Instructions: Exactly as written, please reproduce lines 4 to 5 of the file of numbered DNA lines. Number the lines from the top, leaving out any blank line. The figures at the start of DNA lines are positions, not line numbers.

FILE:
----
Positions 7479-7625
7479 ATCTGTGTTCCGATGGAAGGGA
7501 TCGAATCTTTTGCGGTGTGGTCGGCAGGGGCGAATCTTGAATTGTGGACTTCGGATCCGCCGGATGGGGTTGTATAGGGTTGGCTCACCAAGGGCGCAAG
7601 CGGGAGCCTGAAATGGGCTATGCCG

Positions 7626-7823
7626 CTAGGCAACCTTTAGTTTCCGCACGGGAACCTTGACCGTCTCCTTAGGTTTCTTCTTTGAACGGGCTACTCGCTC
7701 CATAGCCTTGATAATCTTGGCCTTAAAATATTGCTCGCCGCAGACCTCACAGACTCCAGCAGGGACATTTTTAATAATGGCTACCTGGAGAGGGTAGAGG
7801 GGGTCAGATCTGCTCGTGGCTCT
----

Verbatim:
7601 CGGGAGCCTGAAATGGGCTATGCCG

Positions 7626-7823